Since becoming Music Director of the London Symphony Orchestra, Sir Simon Rattle has launched every season with a programme entitled “New Music Britain”, combining British classics with world premieres by the likes of Helen Grimes, Harrison Birtwistle, Mark-Anthony Turnage, Emily Howard and Julian Anderson. It cements the importance of contemporary music within the orchestra’s programming, plus a commitment to promoting British repertoire. The 2022-23 season – Rattle’s last as Music Director before taking on the title Conductor Emeritus – features a new work by Daniel Kidane. 

Sir Simon Rattle conducts the LSO at the Barbican
© Mark Allan

In this instance, the new work won’t be a world premiere as Kidane’s Sun Poem will have played summer festivals in Edinburgh, Grafenegg, Berlin and Lucerne shortly before reaching the Barbican. Rattle sandwiches it between Frank Bridge’s rarely heard symphonic poem Enter Spring and Elgar’s Second Symphony. Elgar is a composer Rattle rarely conducts, his last Barbican outing with the LSO being the Enigma Variations in that first “New Music Britain” programme in 2017. 

Elsewhere, the first half of the announced season contains some classic Rattle programming. He’s rarely been one for the overture-concerto-symphony formula – although there is one of those when Dame Mitsuko Uchida joins the orchestra for Schumann’s Piano Concerto in November. Rattle has a gift for juxtaposing unusual shorter works, such as the programme on 15th September, which is centred around Tōru Takemitsu’s Fantasma / Cantos II for trombone and orchestra where the soloist will be LSO principal Peter Moore. It is performed between short works by Berlioz and Ravel. But in the second half of the concert, presumably with Moore back at his usual desk, Rattle includes two works featuring significant trombone solos – the Suite from Bartók’s ballet The Miraculous Mandarin and Sibelius’ single-movement Symphony no. 7, where the trombone motif recurs at key moments. 

Peter Moore
© Andy Paradise

Rattle has been a devout Sibelian for decades. Where many conductors would preface a Bruckner symphony with a Mozart piano concerto (almost concert “law” in the UK), Rattle has two Sibelius symphonic poems – The Oceanides and the mighty Tapiola – on the bill, a reminder that the Finn was profoundly moved by Bruckner’s music. December sees a concert which includes “Stravinsky Journey”, a collection of short works that the conductor has threaded together rather like his “Haydn Imaginary Orchestra Journey” he created in 2017.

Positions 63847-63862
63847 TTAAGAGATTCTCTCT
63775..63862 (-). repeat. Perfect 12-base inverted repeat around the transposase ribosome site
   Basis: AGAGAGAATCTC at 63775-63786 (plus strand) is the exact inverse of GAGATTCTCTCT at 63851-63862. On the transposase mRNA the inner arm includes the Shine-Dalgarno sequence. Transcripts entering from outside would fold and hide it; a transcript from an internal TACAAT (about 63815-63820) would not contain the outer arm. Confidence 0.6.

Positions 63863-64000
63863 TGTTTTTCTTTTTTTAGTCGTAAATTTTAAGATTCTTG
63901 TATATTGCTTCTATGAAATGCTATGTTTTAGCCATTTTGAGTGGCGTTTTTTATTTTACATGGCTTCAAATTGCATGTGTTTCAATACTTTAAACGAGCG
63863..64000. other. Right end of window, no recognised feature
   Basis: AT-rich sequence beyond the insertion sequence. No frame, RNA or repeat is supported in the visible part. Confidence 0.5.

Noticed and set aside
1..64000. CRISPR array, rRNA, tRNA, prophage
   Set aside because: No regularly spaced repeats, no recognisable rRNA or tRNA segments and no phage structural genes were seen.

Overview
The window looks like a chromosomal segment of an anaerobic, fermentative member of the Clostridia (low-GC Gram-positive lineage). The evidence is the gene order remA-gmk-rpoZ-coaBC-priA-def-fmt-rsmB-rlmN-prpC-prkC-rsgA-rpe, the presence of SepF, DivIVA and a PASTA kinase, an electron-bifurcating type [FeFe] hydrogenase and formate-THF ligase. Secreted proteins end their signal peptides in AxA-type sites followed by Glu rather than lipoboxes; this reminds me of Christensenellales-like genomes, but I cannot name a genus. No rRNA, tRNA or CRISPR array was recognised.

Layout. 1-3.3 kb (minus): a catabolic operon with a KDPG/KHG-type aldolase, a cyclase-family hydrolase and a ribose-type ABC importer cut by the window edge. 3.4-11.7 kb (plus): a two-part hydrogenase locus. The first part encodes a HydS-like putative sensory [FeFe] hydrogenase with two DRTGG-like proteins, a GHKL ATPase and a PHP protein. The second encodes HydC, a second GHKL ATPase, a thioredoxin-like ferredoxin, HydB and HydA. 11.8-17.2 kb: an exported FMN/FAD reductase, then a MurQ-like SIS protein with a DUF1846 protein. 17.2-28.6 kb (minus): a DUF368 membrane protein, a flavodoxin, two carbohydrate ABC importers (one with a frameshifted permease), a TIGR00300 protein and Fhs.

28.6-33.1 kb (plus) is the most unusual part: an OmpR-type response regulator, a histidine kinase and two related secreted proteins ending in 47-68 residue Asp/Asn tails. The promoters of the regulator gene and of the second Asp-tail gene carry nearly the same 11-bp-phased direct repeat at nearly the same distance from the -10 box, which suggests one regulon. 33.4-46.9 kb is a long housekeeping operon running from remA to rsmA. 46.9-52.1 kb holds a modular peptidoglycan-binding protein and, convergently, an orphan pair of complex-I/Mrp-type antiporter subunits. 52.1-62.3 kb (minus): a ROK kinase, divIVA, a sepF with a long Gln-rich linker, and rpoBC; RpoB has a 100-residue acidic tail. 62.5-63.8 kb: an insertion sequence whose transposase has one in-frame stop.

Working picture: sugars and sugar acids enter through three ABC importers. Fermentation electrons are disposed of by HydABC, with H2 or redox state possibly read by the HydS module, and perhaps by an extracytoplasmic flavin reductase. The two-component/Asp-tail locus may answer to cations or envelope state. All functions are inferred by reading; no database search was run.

December also sees Brahms’ German Requiem paired with Szymanowski’s rarely heard Stabat Mater (a work Rattle performed and recorded in Birmingham), followed by concert performances in January of Janáček’s Kátya Kabanová starring Amanda Majeski, who scored such a success in The Royal Opera’s 2019 production, in the title role. Rattle’s programming is always highly imaginative and has a way of refreshing the ears. 

Gianandrea Noseda is another familiar face in the season. The LSO’s Principal Guest Conductor continues his Shostakovich symphony cycle (also being recorded for LSO Live) with the Eleventh, subtitled “The Year 1905”. It commemorates the events of the 1905 Russian Revolution and the bloody massacre of protestors who had gathered in front of the Winter Palace in St Petersburg. Shostakovich’s music is vividly descriptive, often charged with being like a film score. As it’s a terrifically loud work, it’s good to see that Alice Sara Ott will perform Ravel’s Piano Concerto in G major before the interval. Ott is always a welcome visitor to the LSO and also appears earlier in November where she plays Beethoven’s Fourth Piano Concerto in a programme where Nathalie Stutzmann conducts Brahm’s Fourth and Le Chasseur maudit by César Franck (who’s being shamefully ignored by UK orchestras in his 200th anniversary year). Noseda conducts the LSO’s contribution to the EFG London Jazz Festival with Jess Gillam (playing John Adams’ Saxophone Concerto) and “symphonic jazz” and is then back in January with Prokofiev’s Sixth and Sibelius’ Violin Concerto with LSO favourite Janine Jansen. 

Jess Gillam
© Robin Clewley Photography

The LSO’s autumn season also includes chances to hear contemporary music from North America. Canadian Samy Moussa’s Crimson opens Kevin John Edusei’s concert on 27th October. Premiered at the Lucerne Festival in 2015, it is written for a large orchestra including plenty of percussion. Listen out for contrabassoon growls too! Edusei programmes it before Bartók’s Second Violin Concerto (LSO leader Roman Simovic) and Stravinsky’s puppet ballet, Petrushka

Composer and conductor André J Thomas leads a programme of music by Black American composers, at the centre of which is the UK premiere of the Tuba Concerto by jazz trumpet legend Wynton Marsalis, played by LSO principal Ben Thomson. It comes between works by two composers from Atlanta, Carlos Simon’s Portrait of a Queen and Joel Thompson’s To Awaken the Sleeper, a medtiation with narration based on the words of James Baldwin. The week before, Thomas also conducts a programme dedicated to “Symphonic Gospel” which will feature choirs from across London.

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